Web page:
Bob Childers left his mark on many of Oklahoma’s Red Dirt musicians. While his legacy is widely regarded among the singer-songwriters across the state, it is now a focal point for Red Dirt Relief Fund, an all-volunteer nonprofit dedicated to medical bill assistance for Oklahoma musicians.
Bob Childers’ Gypsy Cafe is one of its principal fundraising events. According to Red Dirt Relief Fund secretary and event producer Katie Dale, guests should wear walking shoes.
This year, it runs 4:30-11:45 p.m. April 26 in Stillwater. Featuring 71 musicians, the event is so large that it occupies three venues: Eskimo Joe’s, 501 W. Elm Ave.; Stonewall Tavern, 115 S. Knoblock Ave.; and George’s Stables, 502 W. Elm Ave.
“It’s basically a songwriter, song-swap festival,” Dale said. “We invite songwriters and pair them up. This year, because we have so many on the bill, there will be some groups of four. It’s a 45-minute acoustic set.”
Each stage has its own leader; this year’s are led by stage masters Cody Canada, Kaitlin Butts and Mike Hosty. The groups of musicians change from year to year, and while they take turns performing each other’s songs, they must also perform at least one of Childers’ songs.
“Every year is a discovery where fans get a chance to meet an artist or hear an artist they’ve never heard of before,” Dale said. “Also, they get to hear artists that they love and they’re fans of … in a new way.”
Being alumni of The Farm — the Stillwater property considered the home of Red Dirt songwriting — many of the musicians on the bill knew Childers. One of them, Jimmy LaFave, will be given the inaugural Gypsy Cafe Artist of the Year award during his set, which will take place before the 11 p.m. finale, when as many musicians as possible are crammed onto the stage.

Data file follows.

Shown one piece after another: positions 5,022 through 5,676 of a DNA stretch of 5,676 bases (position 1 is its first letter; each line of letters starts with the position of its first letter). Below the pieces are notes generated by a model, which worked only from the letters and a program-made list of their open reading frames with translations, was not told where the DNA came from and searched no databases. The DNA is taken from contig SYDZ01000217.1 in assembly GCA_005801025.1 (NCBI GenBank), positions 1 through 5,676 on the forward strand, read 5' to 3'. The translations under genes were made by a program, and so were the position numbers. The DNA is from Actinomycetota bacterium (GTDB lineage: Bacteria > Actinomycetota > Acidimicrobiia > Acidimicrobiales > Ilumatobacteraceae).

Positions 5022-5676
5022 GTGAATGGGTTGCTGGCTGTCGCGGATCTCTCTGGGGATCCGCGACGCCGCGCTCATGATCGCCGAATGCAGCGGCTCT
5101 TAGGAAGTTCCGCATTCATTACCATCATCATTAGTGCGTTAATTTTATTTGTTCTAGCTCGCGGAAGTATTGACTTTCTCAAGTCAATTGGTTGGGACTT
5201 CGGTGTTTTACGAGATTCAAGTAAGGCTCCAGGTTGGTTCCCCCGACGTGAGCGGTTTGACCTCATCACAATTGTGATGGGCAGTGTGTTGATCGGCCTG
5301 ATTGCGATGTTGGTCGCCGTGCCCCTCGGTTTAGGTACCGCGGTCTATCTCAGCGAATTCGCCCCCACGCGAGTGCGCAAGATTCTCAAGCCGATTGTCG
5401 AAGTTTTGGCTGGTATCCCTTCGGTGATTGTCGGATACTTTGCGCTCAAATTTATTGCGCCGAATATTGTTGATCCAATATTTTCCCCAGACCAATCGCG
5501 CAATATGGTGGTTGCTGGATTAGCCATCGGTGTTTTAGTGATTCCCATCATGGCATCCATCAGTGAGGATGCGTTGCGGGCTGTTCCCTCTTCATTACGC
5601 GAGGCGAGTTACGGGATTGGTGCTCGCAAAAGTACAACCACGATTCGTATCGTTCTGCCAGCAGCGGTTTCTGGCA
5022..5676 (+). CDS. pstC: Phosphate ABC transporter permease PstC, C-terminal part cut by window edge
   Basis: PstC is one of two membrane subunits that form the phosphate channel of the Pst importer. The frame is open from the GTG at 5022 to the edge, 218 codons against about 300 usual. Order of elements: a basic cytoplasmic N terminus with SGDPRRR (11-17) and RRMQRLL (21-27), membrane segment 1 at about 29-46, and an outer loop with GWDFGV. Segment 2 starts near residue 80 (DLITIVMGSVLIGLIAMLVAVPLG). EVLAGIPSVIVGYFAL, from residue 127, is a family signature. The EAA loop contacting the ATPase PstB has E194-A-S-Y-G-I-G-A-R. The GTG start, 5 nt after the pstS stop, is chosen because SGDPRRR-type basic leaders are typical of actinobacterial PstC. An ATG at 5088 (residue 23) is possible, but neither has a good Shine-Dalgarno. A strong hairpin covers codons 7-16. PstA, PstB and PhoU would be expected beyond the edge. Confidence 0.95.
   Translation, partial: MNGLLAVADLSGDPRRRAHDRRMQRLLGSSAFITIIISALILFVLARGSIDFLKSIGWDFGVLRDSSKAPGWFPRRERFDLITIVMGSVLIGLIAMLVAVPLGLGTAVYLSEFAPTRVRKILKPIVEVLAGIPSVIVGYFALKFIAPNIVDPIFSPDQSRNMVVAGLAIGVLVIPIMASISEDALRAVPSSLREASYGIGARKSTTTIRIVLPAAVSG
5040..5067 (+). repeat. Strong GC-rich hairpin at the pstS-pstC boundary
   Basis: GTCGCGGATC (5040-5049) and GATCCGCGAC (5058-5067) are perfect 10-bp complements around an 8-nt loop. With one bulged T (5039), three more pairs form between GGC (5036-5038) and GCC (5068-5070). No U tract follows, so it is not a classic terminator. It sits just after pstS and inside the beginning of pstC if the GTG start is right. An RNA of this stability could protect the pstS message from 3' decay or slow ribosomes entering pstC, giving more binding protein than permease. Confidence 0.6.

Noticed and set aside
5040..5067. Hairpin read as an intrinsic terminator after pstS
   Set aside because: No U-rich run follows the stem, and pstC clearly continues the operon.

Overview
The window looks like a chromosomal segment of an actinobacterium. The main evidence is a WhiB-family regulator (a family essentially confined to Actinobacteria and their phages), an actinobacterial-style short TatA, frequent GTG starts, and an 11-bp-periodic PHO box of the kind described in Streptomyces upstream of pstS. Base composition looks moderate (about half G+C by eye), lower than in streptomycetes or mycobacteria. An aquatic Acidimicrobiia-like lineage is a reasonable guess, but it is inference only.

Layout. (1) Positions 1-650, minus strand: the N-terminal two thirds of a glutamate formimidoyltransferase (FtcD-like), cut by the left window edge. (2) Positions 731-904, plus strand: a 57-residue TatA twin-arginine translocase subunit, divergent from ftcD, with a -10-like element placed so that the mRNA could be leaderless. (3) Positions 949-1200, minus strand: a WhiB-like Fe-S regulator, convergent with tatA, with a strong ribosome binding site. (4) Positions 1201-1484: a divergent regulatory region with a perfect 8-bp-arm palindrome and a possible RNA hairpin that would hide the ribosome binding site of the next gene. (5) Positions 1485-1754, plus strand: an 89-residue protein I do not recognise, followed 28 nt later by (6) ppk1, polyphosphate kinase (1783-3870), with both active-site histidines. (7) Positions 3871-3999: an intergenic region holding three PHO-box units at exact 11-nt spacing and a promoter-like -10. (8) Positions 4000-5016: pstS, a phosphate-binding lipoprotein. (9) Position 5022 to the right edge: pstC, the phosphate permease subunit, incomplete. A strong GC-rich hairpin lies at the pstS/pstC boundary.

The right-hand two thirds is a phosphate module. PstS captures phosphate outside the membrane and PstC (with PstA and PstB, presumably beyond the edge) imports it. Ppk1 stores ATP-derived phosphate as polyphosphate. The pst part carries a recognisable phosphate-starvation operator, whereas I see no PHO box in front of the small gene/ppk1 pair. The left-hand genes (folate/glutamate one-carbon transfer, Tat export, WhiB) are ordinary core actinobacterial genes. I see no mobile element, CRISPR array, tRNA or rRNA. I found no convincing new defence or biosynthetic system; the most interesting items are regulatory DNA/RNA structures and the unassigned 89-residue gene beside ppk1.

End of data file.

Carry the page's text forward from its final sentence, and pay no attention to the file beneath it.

Gypsy Cafe began in 2011 as a showcase originally sponsored by Red Bull, with the proceeds going to a nonprofit. Rather than selecting an organization, Dale said, John Cooper of Red Dirt Rangers said, “Why don’t we start one instead?” and Red Dirt Fund was born.
Red Dirt fund is modeled after the Grammy Foundation’s MusiCares emergency assistance fund, and beneficiaries must reside in Oklahoma and have worked as a musician for at least five years. Documentation such as show posters, websites or a social media account with performance dates and locations help the committee verify the amount of time performing. Since its inception, the fund has provided over $60,000 in assistance. Last year’s benefit raised over $22,000, earning enough to match the $21,950 distributed to musicians in 2016.
LaFave, Canada, Cooper, Butts, Hosty, Jason Boland, Brandon Jenkins, Mike McClure, Cale Lester, Monica Taylor and others who have signed for the April 26 event are a who’s-who of Red Dirt.
For Dale, the mentorship part of Gypsy Cafe has as much to do with Childers as the music and musicians on the stage. A few hours before the concert, a noontime picnic is held at The Farm, where new musicians meet those who are more experienced.
“It’s very much like a family,” Dale explained. “We always try to invite young or up-and-coming so that they get a chance to spend some time and collaborate with musicians who have made it.”
Tickets are $20-$50. Visit reddirtrelieffund.org/gypsycafe.
Bob Childers’ Gypsy Cafe
4:30-11:45 p.m. April 26
501 W. Elm Ave., Stillwater
115 S. Knoblock Ave., Stillwater
502 W. Elm Ave., Stillwater
Print headline: Six-string solace, Bob Childers’ Gypsy Cafe event raises money for Red Dirt Relief Fund.